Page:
Tuesday, February 23, 2010

An Ordinary Start - A Remarkable Career

Image from mlb.com

DePaul basketball has won 1,365 games. Among those wins is a non-descript 70-68 road win over Ohio State in 1949. The 1949 Blue Demons squad was full of notable DePaul names – Bato Govedarica, Bob Kampa, Clem Pavilonis, Sam Vukovich and Jack Lahey.

On that night, fresh off a season-opening victory over St. Norberts, the Blue Demons travelled to Columbus to battle the Big Ten foe. The win is a game that is mostly lost in the annals of both DePaul and Ohio State, but for one man the night opened a new chapter in a life that would enrich the lives of sports fans forever.

On the microphone that night covering the Buckeyes for WCOL was legendary baseball play-by-play Hall of Famer Jack Buck. Amazingly, the broadcast was the first of Buck’s Hall of Fame career

Buck’s auspicious beginning is chronicled in his autobiography “That’s a Winner!” on pages 57-58.

"WCOL was not broadcasting sports at that time, but the general manager decided he wanted to carry Ohio State basketball. Any station that wanted to do the games could get the rights for the university events. There were several others already airing the games, but the GM thought it could be profitable. He wanted me to do the play-by-play, and I did. I didn’t know how to do it, but when the game started, I was at the microphone, doing play-by-play for the first time.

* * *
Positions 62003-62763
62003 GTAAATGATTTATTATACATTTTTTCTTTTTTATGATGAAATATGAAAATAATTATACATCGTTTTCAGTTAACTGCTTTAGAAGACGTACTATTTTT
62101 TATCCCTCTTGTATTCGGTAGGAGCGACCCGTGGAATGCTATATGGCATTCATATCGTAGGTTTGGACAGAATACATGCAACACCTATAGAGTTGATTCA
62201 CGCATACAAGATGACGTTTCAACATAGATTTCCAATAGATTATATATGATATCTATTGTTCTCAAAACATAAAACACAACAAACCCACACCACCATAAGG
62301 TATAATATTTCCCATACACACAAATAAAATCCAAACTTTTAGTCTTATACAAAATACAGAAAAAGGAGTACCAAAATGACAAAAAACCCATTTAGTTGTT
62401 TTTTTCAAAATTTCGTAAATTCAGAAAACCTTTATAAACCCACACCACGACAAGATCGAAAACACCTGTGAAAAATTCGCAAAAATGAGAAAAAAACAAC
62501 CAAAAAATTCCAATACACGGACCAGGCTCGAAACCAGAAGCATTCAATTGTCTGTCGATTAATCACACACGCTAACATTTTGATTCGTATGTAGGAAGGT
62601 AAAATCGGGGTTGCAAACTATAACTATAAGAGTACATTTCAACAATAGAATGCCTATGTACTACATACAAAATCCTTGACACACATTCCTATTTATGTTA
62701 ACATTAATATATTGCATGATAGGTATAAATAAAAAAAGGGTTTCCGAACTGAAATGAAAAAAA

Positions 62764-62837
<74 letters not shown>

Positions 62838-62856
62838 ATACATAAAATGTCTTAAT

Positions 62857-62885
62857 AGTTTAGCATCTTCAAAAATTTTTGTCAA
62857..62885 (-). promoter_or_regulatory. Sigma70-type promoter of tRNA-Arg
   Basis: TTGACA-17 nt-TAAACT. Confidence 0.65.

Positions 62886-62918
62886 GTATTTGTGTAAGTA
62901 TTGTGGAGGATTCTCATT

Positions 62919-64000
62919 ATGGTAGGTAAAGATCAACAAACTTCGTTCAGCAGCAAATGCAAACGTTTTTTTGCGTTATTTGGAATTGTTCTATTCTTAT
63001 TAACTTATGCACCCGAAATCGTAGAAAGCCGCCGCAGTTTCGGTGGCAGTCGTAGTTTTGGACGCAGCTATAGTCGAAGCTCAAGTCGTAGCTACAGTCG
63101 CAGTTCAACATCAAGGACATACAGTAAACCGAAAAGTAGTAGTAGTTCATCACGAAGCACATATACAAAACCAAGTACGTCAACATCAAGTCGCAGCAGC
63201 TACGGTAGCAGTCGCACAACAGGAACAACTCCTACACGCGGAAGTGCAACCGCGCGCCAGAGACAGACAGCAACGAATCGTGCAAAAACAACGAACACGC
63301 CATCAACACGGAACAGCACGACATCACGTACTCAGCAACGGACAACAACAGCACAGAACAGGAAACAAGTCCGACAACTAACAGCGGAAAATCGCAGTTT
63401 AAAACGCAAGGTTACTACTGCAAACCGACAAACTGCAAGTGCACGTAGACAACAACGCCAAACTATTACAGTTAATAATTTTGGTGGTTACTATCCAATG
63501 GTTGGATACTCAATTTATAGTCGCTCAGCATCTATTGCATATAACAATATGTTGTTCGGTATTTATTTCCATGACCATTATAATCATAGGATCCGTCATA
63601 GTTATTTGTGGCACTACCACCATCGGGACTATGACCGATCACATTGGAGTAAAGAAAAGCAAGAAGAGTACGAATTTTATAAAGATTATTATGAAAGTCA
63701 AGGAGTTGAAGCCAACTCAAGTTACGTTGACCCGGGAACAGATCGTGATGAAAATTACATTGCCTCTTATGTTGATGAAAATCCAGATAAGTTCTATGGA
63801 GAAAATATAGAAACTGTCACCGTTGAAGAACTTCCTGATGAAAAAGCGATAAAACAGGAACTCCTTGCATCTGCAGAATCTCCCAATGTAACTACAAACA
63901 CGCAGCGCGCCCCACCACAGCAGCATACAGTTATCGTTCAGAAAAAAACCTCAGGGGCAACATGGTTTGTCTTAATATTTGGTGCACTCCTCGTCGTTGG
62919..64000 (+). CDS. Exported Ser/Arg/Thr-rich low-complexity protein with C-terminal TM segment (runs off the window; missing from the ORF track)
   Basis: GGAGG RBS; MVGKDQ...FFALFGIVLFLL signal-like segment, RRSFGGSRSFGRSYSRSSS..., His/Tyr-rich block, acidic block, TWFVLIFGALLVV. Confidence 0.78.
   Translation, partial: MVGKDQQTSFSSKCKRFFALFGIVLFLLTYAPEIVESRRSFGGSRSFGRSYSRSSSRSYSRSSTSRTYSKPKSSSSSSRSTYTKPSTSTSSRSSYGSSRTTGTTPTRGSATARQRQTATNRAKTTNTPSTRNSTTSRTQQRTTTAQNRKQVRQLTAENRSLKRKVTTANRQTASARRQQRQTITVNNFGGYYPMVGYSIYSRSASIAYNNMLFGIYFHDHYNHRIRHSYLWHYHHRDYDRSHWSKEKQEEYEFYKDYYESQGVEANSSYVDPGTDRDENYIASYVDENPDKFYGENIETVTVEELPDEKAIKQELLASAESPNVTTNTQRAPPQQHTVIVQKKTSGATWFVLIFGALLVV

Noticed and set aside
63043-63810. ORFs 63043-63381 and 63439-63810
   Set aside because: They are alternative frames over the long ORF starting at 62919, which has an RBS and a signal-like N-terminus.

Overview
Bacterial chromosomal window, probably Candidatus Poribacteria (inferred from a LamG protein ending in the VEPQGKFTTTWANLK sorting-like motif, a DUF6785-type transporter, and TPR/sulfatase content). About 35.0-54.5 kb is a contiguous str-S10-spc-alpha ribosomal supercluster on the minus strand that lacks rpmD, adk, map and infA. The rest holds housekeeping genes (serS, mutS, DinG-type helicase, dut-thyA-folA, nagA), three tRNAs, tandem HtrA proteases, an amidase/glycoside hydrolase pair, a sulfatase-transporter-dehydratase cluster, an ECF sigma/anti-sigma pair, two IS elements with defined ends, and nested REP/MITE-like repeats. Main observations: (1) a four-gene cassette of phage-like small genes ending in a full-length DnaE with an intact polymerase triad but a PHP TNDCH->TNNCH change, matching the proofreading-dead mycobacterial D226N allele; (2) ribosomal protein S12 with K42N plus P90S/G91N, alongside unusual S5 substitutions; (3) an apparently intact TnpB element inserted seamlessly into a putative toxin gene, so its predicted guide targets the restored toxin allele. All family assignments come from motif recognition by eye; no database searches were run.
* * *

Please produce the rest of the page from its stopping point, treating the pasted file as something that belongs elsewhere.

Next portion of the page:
Ohio State and DePaul; I’ll never forget the starting line-ups – Schnitker, Donham, Taylor, Burkholder, and Brown for Ohio State; Leahy, Campa, Pavalonas, Vuckovich, and Govedarica for DePaul.

Years later, I was at a Super Bowl dinner in New Orleans and was seated next to Ray Meyer, the longtime DePaul basketball coach. I said “Ray, do you know one of your teams I really liked? That 1949 team of Leahy, Campa, Pavalonas, Vuckovich and Govedarica.”

“Damn,” he said, “How do you remember those names?” I told him why I was able to remember that lineup.

I was still a student at the time, and everyone in our class knew I was doing the game that night. The assignment for everybody else in that class was to listen to me and critique my broadcast the next morning. The professor’s name was Dick Mall, who later became the head of alumni affairs at Ohio State.

Both teams used a fast-break offense, and they played about nine minutes before either team called a time out. I said, “DePaul calls time out, thank God.” The use of that phrase was one of the criticisms the next morning.

The critiques were honest and helpful, but I’ll never forget what the professor said to me: “You’d better find something else to do for a living.” I knew he was wrong. I was still chasing my dream."

Click here for link to google books link to see complete text of book

Buck would graduate from Ohio State in 1949 with BA. He would begin baseball that summer by calling games for the Columbus Redbirds, the Triple AAA affiliate of the St. Louis Cardinals.

In 1954, he joined Harry Caray and Milo Hamilton in the box for the Cardinals and would become one of the most recognized voices in the history of baseball. He would have a career with Cardinals that would stretch into the 2000s. In all, Buck called 11 World Series, 18 Super Bowls, and four Major League Baseball All-Star Games. He received the Ford Frick Award from the Baseball Hall of Fame in 1987. Buck passed away on June 18, 2002.

Buck’s historic career began in a one of DePaul’s 1,365 wins and with advice to which he thankfully never listened.